As a peer experiencing a mental health crisis, that wonderful event where my bipolar symptoms and/or PTSD symptoms and/or anxiety symptoms hold an unavoidable detrimental sway upon my mood, my thoughts, and my behavior, the suddenness of the onset of a severe episode can be just as sudden as the offset of a severe episode. Thus is the quality of mental illness.

For me, I can go from suddenly wanting to power-swallow a gallon of rusty screws and then throw myself in front of an industrial electromagnet (for no apparent reason) to suddenly wanting to power-pet my rabbits whilst sharing a bag of organic caffeine-marinated baby carrots running infinity laps together around the base of Mount Erebus (for no apparent reason), to suddenly wanting to find that gallon of hardware once again (for no apparent reason). All in the space of an hour or two. For no apparent reason. It’s fun having bipolar.

It’s on the suicidal end of the bipolar spectrum where I am of the most danger to myself. One might argue hypomaniacally jumping from moving train car to moving train car a la opening scenes of The Last Crusade is equally dangerous to myself (I did this for a number of days back in 1989 before it got boring), although the difference is the suicidal symptoms veer towards purposely destroying myself and the hypomanic symptoms veer towards accidentally destroying myself. So, it is on the suicidal end member where I’ll take myself to the hospital, particularly if “I want to harm/kill myself” and “I have a plan to harm/kill myself.”

If you’ve ever been to an emergency room, you’re well-versed in the “luck of the draw” nature of how long you’ll be sitting in the lobby waiting to be seen. And if it just happens the tour bus for Nickelback is traversing Albuquerque via I-40 and said bus just happens to veer off the highway into a waiting heap of depleted uranium bricks because every motorist on the highway working in tandem rams into Nickelback’s bus because Duke City’s residents can’t pass up this unique humanitarian opportunity to rid of the world of Nickelback but somehow they live because Nickelback’s contract with the Desolate One has a specific rider protecting them from Albuquerqueans, bus-ramming, and piles of depleted uranium bricks so now Nickelback and all of their tour bus entourage are ahead of you at the ER…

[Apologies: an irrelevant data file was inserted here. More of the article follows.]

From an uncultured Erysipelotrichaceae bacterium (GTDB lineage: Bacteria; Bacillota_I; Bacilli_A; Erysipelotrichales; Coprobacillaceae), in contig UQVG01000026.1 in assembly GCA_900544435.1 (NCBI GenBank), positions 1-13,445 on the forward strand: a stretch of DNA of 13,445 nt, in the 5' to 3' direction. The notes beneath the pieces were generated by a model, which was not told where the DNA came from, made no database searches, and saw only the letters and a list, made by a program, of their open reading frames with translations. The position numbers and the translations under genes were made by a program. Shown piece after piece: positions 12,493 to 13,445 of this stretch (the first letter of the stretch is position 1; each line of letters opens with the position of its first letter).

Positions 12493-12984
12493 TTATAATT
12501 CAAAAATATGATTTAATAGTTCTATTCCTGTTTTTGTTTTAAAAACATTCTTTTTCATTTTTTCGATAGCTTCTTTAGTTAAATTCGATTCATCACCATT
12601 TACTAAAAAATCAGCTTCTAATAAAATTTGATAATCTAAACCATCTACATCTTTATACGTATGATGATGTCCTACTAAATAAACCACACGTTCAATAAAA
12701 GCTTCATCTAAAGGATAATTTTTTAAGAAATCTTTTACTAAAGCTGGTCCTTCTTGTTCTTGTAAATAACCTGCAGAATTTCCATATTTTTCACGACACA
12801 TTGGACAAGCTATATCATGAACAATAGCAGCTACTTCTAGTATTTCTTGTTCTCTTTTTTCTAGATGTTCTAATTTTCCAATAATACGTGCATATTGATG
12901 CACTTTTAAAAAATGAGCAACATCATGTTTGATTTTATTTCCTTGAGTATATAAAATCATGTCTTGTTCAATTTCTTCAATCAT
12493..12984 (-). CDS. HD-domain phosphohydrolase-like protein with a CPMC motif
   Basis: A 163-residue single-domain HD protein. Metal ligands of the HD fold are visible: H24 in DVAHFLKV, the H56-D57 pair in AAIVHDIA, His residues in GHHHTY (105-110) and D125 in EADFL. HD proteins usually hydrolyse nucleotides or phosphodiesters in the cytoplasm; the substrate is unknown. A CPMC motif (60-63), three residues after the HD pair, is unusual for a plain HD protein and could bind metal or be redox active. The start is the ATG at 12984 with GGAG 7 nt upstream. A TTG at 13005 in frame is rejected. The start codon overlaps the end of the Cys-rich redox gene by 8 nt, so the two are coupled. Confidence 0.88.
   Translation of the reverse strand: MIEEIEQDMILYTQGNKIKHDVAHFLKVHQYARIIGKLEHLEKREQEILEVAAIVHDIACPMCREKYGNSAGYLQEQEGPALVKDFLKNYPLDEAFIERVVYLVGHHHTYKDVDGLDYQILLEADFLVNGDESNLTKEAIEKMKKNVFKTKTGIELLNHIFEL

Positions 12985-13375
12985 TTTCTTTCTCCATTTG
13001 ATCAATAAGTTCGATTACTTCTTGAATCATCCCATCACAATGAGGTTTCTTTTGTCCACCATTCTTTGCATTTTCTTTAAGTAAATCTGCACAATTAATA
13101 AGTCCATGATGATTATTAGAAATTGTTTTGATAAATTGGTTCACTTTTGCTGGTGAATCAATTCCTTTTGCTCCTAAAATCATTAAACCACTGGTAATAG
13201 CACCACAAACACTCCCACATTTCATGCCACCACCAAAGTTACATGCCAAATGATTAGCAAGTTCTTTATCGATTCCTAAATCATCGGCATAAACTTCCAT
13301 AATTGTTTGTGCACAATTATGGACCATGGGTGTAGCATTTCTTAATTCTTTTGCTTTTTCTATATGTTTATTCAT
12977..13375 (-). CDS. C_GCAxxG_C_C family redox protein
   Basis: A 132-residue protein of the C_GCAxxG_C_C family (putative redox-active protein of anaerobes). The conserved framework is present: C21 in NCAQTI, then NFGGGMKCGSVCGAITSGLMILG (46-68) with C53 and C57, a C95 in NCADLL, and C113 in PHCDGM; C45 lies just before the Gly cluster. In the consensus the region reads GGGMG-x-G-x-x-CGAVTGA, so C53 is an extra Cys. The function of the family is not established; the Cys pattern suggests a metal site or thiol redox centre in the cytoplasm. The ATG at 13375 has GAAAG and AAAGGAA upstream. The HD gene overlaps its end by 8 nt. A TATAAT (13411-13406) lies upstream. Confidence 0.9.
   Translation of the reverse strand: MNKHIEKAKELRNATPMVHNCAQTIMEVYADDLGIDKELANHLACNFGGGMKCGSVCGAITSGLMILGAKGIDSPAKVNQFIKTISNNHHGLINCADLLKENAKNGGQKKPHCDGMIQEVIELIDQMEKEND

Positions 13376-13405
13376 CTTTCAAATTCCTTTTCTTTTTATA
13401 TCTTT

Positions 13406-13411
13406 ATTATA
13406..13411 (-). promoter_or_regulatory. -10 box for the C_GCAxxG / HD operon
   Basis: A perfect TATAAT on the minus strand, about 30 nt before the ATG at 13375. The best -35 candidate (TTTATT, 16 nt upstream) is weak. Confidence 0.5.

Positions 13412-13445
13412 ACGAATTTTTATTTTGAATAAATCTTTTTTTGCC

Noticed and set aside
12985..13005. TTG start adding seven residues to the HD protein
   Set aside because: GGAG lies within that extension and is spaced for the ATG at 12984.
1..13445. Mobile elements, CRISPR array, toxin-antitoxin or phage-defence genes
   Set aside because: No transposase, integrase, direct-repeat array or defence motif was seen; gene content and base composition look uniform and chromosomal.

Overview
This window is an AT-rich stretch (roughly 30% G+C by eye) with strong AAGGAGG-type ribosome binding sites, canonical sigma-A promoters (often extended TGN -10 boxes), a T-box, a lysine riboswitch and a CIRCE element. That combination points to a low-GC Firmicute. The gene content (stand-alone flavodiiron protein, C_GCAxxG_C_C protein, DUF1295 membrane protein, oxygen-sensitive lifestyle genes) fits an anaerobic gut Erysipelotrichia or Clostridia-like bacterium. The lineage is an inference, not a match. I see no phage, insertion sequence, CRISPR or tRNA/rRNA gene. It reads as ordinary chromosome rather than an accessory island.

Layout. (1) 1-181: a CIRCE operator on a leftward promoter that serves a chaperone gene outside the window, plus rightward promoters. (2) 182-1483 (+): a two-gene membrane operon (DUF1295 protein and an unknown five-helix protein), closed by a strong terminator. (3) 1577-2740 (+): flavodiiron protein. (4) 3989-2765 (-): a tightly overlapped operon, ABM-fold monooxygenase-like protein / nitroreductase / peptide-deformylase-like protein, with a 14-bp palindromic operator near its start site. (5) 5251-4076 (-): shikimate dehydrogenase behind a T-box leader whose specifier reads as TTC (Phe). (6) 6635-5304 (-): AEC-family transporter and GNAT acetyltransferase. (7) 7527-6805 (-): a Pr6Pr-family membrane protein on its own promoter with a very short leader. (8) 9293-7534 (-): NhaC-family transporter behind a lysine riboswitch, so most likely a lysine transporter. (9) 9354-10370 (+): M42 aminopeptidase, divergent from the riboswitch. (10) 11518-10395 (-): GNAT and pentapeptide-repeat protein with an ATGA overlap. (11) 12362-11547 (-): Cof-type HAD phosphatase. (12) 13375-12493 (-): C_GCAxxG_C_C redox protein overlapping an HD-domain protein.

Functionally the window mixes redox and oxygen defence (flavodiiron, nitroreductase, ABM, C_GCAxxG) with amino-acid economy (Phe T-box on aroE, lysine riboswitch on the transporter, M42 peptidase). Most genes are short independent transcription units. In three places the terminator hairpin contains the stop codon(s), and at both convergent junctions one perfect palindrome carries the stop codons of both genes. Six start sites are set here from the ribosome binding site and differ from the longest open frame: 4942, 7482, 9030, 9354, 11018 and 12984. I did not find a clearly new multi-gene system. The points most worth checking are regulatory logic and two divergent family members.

Look, sometimes you get to the ER and sometimes your wait can be hours and hours before being seen. I know with my rapid cycling, I can go in ready to listen to Nickelback (this is a suicidal ideation at its worst) and by the time I’m seen by the ER staff my symptoms have diminished and throw up a little bit in the back of my throat thinking about listening to Nickelback, so at this point I have to answer these criteria of:

“Do you feel like hurting yourself or others, do you want to kill yourself, do you have a plan?”, the answer would be “No, at this precise moment I don’t meet any of these criteria…”

And so I’m sent on my way by ER staff, and driving home I get the unholy urge once again to listen to Nickelback… this is the quality of rapid cycling for me. What is the problem with this scenario?

  • I got suicidal and have a plan to off myself.
  • I take myself (or a friend/family member takes me) to the ER.
  • I am a peer who contends with rapid cycling and can launch from suicidal to not suicidal several times in an hour.
  • When the ER staff sees me, I can be either suicidal or not suicidal, based upon where I am in my unpredictable rapid cycling.
  • And if not “suicidal with a plan” I cannot be admitted inpatient to the hospital.
  • I’m still a risk to myself (suicide), regardless of where my symptoms happen to be in the ten minutes I present to the ER staff.
  • The choice by ER staff not admitting me for critical inpatient services has now put me at serious risk of… harming myself and having a plan to carry it out.